2017 Sep 10
The primary role of any state is the protection of its citizens and their best interests. This duty often involves making tough decisions and taking hard stances on certain issues, which in Sri Lanka has always been the case for the government in terms of its position on state education. In a utopian world, every government would possess the necessary resources to fund an efficient and high quality tertiary education system with the capacity to accommodate a sizeable portion of the country’s youth. Needless to say, reality falls miserably short with the result of conflict amongst our youth on issues that have proved to be deeply divisive. Among these issues, the supposed divide between the quality of state and private education, as well as the fairness of the university entry system in Sri Lanka remain volatile and sensitive areas. This article will focus on the latter, and in particular the District Quota System which plays a decisive role in the process of entry into state universities.
Some of the more salient features of the present admission system is as follows:
- The policy of district based admission was introduced in the 1972, which retained a small component of all-island merit based admission
- The quotas are applicable to all subject streams, except the arts stream where a merit based admission system is in place
- As it presently is, the quota works through the allocation of 40% of available university placements on an all-island merit basis, 55% of places in each course of study allocated to students in each district in proportion to population ratio (i.e. placements are given to the district on the basis of population percentage), and the remaining 5% allocated to students from 16 districts deemed to be educationally disadvantaged
The government made minor amendments to the overall system in the early 2000s, by introducing the Z-score, a standardised measurement, as a way of eliminating inconsistencies arising out of difficulty in scoring marks in different subjects. Additionally, the Common General Test was also put in place, which was intended to act as an aptitude test for university admission. However this too is strife with issues, and has not proved to be as effective as intended in bettering the admissions process.
Over the years the quota system has seemingly proved to be a problematic policy, failing to achieve its objective of providing equal access to state sponsored education to deserving students in educationally disadvantaged districts. What takes place in reality only highlights the weaknesses of the system and serves to exacerbate an already dismal state of local tertiary education. The fact remains that in each district there are always relatively better resourced schools and those that lack the same facilities. It is those students that can afford to go to better equipped schools are those that end up securing places in local universities through the quota. Critics are therefore concerned that all the quota does is simply concentrate opportunity among the rural upperclass and not the intended beneficiaries within poorer districts. The system is also vulnerable to abuse, with students from better resourced districts registering for exams in under-resourced areas in order to circumvent the high cut-off marks and thereby secure university placement, or students who simply register for the examination in their home district but study in a more educationally advantaged area. Further, nothing in the present system does anything to address the root cause of the problem, which is the lack of educational facilities and expertise in most districts. Instead the policy only aims at addressing the invariable consequences of a lack of funding and priority to an issue that has spanned several decades. There are also concerns that the quota may still be operating on outdated demographic information that does not reflect the population growth/decline in the districts over the years, resulting in discrepancies in admission numbers.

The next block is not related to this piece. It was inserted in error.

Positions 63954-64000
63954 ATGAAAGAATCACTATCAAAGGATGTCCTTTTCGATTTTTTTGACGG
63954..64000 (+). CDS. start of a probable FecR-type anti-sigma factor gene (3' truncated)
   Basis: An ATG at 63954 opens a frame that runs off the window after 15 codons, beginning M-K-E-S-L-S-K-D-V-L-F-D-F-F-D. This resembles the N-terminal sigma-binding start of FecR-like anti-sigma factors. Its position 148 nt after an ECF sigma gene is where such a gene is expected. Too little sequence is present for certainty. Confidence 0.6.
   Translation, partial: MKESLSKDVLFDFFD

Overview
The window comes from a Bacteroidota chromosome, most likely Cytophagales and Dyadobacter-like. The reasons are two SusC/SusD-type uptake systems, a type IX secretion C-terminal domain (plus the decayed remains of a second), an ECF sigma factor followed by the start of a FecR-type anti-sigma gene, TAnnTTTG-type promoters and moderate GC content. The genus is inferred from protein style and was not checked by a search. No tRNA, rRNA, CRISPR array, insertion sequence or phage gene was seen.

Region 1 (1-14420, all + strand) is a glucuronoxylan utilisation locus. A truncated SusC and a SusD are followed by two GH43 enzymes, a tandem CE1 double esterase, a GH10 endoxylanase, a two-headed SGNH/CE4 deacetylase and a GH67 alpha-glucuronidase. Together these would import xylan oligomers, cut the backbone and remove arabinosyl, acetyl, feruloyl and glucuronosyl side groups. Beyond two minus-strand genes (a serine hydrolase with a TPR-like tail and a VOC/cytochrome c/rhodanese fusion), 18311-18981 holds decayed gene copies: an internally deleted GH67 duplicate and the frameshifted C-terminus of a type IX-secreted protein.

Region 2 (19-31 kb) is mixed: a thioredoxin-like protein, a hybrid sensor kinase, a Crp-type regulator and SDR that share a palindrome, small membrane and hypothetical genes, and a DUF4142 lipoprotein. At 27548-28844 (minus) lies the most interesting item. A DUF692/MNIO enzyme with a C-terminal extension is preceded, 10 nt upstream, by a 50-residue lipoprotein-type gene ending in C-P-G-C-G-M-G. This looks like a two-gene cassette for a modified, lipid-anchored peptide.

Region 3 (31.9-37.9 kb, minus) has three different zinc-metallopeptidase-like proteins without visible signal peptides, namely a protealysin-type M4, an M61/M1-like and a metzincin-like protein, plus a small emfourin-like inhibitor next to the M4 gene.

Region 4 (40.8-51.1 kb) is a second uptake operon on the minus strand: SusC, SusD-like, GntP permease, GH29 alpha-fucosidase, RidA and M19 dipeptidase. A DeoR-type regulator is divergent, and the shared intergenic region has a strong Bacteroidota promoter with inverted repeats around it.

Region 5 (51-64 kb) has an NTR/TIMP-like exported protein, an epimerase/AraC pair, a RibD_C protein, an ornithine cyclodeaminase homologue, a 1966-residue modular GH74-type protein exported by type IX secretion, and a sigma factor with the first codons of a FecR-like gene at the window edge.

However despite the deep misgivings many share over the current policy, it would be misleading to say there is no support for it. Proponents point to the greater representation of youth around the country at the tertiary education level. They also argue in support of the equity of the system, giving seriously underprivileged youth the same opportunity to advance their careers and achieve their aspirations. Statistics show that quota based admission has balanced unequal geographical representation in universities, with data showing that in the immediate pre-quota period the percentage of youth from the northern province was at 27.5% for science based courses, even though the province carried only 7% of the total population of the country. This was the same for the Western Province as well, with representation of 67.5% in science based courses in 1969, in comparison to its population percentage of 26%. Following the introduction of the present admission policy, representation of youth from the Western Province dipped to 27% in 1974, very much proportional to its population percentage.
Considering the above, one would certainly wonder whether taking a completely meritocratic approach to university admission would lead to injustice, or if continuing to compensate the inequality between districts through a quota at the cost of deserving students is sustainable. The most ideal way forward would undoubtedly be greater budgetary allocation for education and thereby investing in better resources and facilities for rural schools, in addition to creating greater capacity to accommodate more students in state universities. Unfortunately it seems that band aid solutions such as the district quota system is all we can afford.